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Raspberry Pi: what it is and what it is for

Whether you want to learn programming or are already an expert in the field, the Raspberry Pi will provide you with what you need. We tell you everything you need to know about this monobloc computer the size of a credit card.

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Do you want to create your own technological project from scratch at an economic cost? If the answer is yes, you are interested in knowing what Raspberry Pi is : a computer the size of a credit card without a hard drive, case, monitor, keyboard or mouse .

It’s just a board , but its simplicity, flexibility, multitude of compatible accessories, and low cost have made it a prized object of desire for millions of users around the world.

What is the Raspberry Pi?

The Raspberry Pi is a series of low-cost single board computers developed by the UK Raspberry Pi Foundation with the aim of democratizing technology.

It is basically a monoblock computer, with a single printed circuit board made up of a low-power, high-performance ARM architecture SoC, RAM memory, several video outputs, a 4-pole jack connector (in some models), ethernet port, card reader, several USB ports and a large number of GPIO connectors. Come on, a complete device in itself that has nothing to envy to a PC to use.

With the development of this simple board, the Raspberry Pi Foundation aimed to promote the teaching of computer science in UK colleges and universities, but it ended up being more popular than expected: just six months after its creation, more than 500,000 units.

Since then it has gone through several versions of improvement and has increased its presence, but its low cost is still one of its main characteristics.

What is it for?

It was originally supposed to be a teaching tool that would allow people of different ages to explore computer science and learn to program in languages ​​like Scratch and Python . But the thing has evolved and is used to make multiple technological and digital projects.

The most common is as a home computer : the Raspberry Pi 4, for example, allows you to do everything you would expect from a personal computer, surf the Internet or do the most common tasks such as writing documents, spreadsheets… but in a very small size. and at a much lower cost than any other PC.

But the possibilities go much further. You can, for example, customize the Minecraft code to handle the objects in the game at will using Minecraft: Pi Edition, the own version of the popular sandbox; create a system for videoconferencing ; make a voice assistant ; create a station to measure the humidity of the air and the concentration of particles; develop a console emulator and enjoy retro games for very little money; create a smart mirror; automate your home and control heating, lighting or blinds; do a 3d scan using this board and one of the specific cameras for this type of computer… As you can see, the options are endless.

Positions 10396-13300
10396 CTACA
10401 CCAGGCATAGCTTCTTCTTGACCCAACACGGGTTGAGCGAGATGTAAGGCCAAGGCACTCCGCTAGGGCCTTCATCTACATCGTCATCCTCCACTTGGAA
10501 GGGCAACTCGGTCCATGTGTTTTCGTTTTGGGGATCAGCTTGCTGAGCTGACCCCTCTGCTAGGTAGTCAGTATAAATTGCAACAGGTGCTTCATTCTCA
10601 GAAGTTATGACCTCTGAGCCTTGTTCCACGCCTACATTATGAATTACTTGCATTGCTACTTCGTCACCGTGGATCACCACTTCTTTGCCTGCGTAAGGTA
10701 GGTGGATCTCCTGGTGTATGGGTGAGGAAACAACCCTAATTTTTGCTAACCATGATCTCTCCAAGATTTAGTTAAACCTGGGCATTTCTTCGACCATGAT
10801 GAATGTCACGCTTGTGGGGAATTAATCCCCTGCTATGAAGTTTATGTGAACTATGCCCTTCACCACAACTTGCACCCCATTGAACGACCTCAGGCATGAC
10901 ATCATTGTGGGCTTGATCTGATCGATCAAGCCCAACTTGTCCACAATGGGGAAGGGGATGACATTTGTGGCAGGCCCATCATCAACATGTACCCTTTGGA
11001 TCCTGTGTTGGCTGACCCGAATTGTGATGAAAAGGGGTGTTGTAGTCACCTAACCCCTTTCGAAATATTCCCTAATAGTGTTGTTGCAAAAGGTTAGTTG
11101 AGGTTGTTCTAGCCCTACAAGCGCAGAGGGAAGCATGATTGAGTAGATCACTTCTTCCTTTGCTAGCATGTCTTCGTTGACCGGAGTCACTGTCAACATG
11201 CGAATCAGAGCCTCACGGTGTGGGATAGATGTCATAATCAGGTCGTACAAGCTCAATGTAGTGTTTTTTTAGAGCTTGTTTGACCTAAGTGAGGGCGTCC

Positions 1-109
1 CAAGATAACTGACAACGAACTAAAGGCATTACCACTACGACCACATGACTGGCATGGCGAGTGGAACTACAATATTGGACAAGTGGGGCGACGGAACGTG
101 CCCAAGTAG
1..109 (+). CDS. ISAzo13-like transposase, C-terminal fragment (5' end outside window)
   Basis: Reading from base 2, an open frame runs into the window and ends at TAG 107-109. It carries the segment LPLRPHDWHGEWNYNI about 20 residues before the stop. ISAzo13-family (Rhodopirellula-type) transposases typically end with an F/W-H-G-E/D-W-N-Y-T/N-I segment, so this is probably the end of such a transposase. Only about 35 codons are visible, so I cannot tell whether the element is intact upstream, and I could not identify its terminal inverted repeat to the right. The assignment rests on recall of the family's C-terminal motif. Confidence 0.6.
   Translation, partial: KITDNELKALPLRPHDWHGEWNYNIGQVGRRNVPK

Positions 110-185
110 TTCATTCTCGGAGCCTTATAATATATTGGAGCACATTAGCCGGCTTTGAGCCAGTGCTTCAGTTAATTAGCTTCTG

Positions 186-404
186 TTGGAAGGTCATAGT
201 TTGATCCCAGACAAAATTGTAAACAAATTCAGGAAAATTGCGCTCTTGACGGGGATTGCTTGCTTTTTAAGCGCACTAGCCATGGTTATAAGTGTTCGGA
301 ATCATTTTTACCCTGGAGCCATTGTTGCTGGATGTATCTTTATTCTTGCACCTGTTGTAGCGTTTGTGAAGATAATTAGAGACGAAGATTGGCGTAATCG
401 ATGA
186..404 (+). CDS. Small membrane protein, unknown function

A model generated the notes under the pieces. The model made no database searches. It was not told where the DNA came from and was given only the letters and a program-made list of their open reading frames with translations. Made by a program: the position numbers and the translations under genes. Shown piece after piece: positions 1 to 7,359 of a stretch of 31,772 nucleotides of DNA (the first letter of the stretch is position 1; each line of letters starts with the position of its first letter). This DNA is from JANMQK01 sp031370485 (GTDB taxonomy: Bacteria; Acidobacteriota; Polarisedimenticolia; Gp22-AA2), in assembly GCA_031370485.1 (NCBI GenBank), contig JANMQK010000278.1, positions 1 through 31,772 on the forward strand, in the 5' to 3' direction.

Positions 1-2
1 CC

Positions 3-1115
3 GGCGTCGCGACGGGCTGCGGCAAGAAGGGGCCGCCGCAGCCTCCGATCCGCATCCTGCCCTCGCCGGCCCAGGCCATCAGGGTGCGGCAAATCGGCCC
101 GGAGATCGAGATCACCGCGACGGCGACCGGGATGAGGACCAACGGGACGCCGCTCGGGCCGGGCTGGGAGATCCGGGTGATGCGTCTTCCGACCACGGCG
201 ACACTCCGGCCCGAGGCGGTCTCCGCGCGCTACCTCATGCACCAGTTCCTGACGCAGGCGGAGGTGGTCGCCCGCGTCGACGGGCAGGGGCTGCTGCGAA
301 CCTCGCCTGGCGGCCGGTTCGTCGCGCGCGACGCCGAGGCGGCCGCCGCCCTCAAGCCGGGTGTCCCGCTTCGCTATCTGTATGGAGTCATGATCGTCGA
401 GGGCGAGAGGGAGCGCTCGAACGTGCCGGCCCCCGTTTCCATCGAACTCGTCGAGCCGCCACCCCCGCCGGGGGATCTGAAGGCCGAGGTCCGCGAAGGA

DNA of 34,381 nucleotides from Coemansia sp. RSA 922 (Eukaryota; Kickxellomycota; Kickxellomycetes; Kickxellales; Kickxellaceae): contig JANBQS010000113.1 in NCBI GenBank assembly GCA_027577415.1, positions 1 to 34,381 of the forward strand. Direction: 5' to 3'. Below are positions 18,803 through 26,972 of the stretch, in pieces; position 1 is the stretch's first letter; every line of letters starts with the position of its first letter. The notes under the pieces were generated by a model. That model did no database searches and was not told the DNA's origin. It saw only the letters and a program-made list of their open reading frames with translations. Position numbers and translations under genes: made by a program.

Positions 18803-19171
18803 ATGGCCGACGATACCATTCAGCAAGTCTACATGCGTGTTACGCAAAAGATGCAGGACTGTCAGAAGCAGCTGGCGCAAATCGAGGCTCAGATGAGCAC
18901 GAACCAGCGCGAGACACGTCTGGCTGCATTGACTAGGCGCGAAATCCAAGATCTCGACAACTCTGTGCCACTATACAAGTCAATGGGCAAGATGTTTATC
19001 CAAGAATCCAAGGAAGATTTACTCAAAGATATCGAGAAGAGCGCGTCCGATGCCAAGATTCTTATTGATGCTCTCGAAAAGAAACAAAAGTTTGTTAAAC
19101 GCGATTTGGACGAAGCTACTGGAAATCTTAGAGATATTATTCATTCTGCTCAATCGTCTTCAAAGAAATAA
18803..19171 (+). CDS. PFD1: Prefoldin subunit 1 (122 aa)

What types exist?

There are several models, each suitable for a different use. The most prominent are:

Raspberry Pi 4

It is the most modern model, and also the most powerful and versatile. It has a Gigabit Ethernet connector and an integrated WiFi + Bluetooth card; USB-C type power connector and two MIPI connectors; GPIO connection to which a wide variety of additional devices, sensors, etc. can be connected. As for RAM, you can choose between 2, 4 and 8 GB.

Raspberry Pi 3

The third generation has a 1.4 GHz 64-bit quad-core processor, wireless LAN and Bluetooth 4.2 / BLE connectivity.

It is found in three variants: A+, B+ and B, depending on the RAM memory and the speed at which the processor works (the difference is only 200 Mhz). Additionally, the A+ and B+ models have dual-band wireless LAN; and the B+ model comes with faster Ethernet and Power over Ethernet support (with separate PoE HAT).

Raspberry Pi Zero

It is, along with the Pi Pico, one of the smallest and lightest models, which makes it ideal for certain very specific jobs. It has a variant, the Pi Zero W, which includes wireless LAN and Bluetooth connectivity, ideal for developing portable consoles.

Raspberry Pi Pico

It is also a small, fast and versatile board built with RP2040. It is used to develop very specific devices, from controlling household appliances to operating a light screen.

Raspberry Pi 400

This is the best option for beginners, since it is a Raspberry Pi already assembled to integrate it into a keyboard. Of course, he does not have much room to do other types of projects.

It has a 64-bit quad-core processor, 4 GB of RAM, wireless networking, 4K video playback, and a 40-pin GPIO connection.

How much does the Raspberry Pi cost?

On its website you can see all the current models (the oldest ones are no longer officially for sale), both for domestic plates and for industrial use.

If we stick to domestic use, prices range from 4.24 euros for the Raspberry Pi Pico, to 49.91 euros for the 2GB Raspberry Pi 4 Model B (or 84.65 euros for the 8 GB).